Now, I will be able to get it couriered off tomorrow morning.
It takes seven days to be worked on by the Russian Embassy, so it just has time to get back to me before departure date.
If it is rejected once more, then I will spend an extra day in the village of Inari in the Sami area of Finland, then move on to Kirkenes and have more time for local tours.

Thursday, April 8, 2010


Here are some photos I took in the Czech Republic on my immediate post retirement trip. I think that it is a very beautiful country to visit and in the towns almost every street corner has an interesting picture round it. The top photo is a close up of the detail on a Russian doll - the sort with an identical collection of small versions inside. I rather like my close up shots of various dolls and also the night time shot of Prague Castle. It is posible to take lots of photos at night in central Prague as so many buildings are floodlit. The Castle shot was a slow exposure hand held but resting on the railings along the river bank. I had several attempts but this was the best result.

I know that these photos are now dated in terms of my travels but never the less it is nice to share them.
1. Russian Doll
2.-4 The lovely village of Telc. Very picturesque and is the place I spent my birthday (12 October). I would happily go back again. I stayed in one of the delightful buildings on the main square and shown in picture 3.

5. Ceske Kromlov a small town or large village which is a very popular tourist day trip.
6. Ollamouc is a small city which tries to attract tourists, but is a bit out of the way for most.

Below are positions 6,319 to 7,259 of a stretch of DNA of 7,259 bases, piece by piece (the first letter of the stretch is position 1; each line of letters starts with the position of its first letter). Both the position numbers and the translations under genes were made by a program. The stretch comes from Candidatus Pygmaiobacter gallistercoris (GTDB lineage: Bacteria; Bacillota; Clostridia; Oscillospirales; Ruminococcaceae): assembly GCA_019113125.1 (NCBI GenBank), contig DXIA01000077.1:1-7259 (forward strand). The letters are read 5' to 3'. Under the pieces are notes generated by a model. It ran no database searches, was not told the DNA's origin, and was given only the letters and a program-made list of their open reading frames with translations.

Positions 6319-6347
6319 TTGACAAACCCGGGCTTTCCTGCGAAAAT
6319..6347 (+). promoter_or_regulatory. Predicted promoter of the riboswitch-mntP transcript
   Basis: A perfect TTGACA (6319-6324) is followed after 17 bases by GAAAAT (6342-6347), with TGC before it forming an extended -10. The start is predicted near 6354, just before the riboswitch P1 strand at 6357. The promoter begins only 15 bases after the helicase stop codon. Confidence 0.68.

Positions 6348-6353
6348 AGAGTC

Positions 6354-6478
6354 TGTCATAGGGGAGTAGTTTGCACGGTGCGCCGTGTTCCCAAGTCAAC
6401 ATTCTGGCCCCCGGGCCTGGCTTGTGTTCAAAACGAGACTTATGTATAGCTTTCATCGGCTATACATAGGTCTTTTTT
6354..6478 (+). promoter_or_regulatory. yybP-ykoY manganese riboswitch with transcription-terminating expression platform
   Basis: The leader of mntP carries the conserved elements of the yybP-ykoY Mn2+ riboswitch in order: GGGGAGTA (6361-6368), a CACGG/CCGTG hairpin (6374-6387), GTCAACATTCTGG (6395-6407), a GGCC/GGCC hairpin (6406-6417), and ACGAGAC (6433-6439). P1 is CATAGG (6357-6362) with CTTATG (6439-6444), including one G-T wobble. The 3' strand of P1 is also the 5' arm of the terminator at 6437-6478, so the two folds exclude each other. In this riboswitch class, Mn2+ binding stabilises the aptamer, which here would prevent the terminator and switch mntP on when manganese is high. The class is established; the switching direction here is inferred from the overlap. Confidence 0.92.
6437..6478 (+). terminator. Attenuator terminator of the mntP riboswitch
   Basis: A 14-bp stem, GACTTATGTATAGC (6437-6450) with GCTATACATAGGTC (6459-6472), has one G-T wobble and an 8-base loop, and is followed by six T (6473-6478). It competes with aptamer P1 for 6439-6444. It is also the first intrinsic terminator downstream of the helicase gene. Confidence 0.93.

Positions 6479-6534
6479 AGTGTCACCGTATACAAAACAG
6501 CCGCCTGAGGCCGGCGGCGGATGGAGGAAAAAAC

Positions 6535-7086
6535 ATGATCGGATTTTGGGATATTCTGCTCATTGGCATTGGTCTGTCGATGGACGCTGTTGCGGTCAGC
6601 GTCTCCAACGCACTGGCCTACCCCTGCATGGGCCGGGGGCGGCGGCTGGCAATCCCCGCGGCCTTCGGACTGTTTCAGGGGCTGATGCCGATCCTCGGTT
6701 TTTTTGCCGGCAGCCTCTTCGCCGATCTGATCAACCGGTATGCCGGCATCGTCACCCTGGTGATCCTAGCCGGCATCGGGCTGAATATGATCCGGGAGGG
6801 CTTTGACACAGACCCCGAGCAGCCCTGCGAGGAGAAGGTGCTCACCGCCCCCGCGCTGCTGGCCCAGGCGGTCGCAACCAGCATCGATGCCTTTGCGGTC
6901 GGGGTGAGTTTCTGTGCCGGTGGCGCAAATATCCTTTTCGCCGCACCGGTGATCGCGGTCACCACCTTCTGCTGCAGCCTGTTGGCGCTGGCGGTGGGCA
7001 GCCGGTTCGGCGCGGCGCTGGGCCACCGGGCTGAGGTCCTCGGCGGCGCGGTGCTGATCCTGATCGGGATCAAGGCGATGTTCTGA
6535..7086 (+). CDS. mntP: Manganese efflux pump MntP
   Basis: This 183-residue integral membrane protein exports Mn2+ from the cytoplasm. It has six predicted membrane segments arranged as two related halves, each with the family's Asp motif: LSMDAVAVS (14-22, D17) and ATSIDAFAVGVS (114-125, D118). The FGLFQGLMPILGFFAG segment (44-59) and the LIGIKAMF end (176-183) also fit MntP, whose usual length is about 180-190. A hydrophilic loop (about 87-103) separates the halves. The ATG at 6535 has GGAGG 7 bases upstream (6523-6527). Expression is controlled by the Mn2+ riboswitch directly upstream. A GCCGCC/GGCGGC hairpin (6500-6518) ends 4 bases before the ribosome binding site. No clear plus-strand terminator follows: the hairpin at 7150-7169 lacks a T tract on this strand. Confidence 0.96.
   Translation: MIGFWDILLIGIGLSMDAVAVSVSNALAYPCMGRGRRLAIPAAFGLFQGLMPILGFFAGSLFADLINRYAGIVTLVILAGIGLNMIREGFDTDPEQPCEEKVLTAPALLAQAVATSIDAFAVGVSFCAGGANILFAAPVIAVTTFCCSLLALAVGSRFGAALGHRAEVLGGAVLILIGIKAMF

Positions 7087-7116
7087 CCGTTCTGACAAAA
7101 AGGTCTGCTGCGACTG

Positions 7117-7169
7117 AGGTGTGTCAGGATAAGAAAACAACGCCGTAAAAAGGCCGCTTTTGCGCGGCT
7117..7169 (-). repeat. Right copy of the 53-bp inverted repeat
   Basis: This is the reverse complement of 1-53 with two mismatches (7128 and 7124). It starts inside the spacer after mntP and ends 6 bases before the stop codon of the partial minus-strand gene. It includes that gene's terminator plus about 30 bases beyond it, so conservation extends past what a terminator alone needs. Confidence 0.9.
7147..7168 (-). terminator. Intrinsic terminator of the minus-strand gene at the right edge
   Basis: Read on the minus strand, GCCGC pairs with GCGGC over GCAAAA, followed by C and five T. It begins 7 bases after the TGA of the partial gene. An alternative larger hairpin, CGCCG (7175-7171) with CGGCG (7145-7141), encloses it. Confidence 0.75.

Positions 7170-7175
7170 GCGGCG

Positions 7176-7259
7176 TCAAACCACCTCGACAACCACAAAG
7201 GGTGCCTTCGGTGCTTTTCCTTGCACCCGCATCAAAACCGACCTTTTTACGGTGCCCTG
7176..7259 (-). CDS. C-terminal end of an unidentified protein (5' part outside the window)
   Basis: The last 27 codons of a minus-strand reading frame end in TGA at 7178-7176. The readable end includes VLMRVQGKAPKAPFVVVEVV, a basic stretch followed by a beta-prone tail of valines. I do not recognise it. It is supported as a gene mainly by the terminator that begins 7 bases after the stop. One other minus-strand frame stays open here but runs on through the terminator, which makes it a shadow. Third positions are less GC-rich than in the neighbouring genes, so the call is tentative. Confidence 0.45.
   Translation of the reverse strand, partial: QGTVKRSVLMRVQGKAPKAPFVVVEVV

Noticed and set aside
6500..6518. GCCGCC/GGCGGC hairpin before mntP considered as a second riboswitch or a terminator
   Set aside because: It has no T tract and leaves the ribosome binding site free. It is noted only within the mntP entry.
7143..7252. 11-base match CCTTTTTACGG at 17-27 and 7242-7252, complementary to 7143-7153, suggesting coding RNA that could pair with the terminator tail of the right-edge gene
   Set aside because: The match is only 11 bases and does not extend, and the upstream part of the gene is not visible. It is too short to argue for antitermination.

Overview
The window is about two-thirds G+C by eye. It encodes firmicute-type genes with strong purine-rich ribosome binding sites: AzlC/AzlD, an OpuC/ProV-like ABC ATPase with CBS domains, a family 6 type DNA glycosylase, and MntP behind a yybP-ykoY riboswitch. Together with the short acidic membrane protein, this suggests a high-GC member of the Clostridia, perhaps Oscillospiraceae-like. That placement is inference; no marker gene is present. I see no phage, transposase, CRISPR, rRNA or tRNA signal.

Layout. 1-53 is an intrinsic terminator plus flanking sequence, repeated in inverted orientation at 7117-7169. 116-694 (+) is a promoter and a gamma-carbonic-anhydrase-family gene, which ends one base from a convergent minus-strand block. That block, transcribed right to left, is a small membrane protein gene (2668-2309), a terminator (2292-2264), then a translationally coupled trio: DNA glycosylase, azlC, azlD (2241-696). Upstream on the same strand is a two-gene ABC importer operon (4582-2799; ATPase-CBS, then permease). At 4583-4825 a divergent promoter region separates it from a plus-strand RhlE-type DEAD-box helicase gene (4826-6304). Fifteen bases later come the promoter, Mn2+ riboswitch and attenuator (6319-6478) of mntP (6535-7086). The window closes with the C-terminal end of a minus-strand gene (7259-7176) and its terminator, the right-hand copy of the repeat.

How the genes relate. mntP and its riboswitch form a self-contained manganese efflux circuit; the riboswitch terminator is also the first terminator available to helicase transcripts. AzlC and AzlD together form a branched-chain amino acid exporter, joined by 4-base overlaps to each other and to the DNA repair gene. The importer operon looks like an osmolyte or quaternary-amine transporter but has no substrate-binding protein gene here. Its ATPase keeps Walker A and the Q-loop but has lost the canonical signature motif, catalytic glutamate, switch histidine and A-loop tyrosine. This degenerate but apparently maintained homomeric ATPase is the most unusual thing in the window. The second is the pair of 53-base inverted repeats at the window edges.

7. Prague Castleby night.
8. Jazz band busking on the Charles Bridge, one of the main tourist areas
9. Looking down on the city, river and bridges.
10. A back street in Prague.
11. The main square in the Old Town area of Prague.


So here we are, in a bit closer. I will be going to Longyearbyen which, with just over 2000 residents, is the largest settlement on the island. The main occupations seem to be tourism and mining although this is declining. In fact, my accommodation will be in one of the old minners' hostels which has now been turned into a guest house.Click on the map a couple of times to enlarge it.

Wednesday, April 7, 2010


For anyone who does not know where Svalbard is ( ok be honest ), here is a map. As you can see, the place is quite a way north and isn't a place that lots of tourists go to. I plan to be there in late June when the temperatures are expected to be around 8 to 12 degrees C.


It is just a couple of weeks before I am heading off on the BIG trip for 2010.
This trip I am going to travel around the Baltic Sea by land. I will be starting in Poland then Lithuania, Latvia, Estonia, Finland, Norway, Denmark and Sweden.
Along the way I will be doing side trips into Murmansk (Russia) and to Longyearbyen on Svalbard.

Take off day is 27th April.
I hope you will join me as I trip along for the 90 days before I land back in Auckland.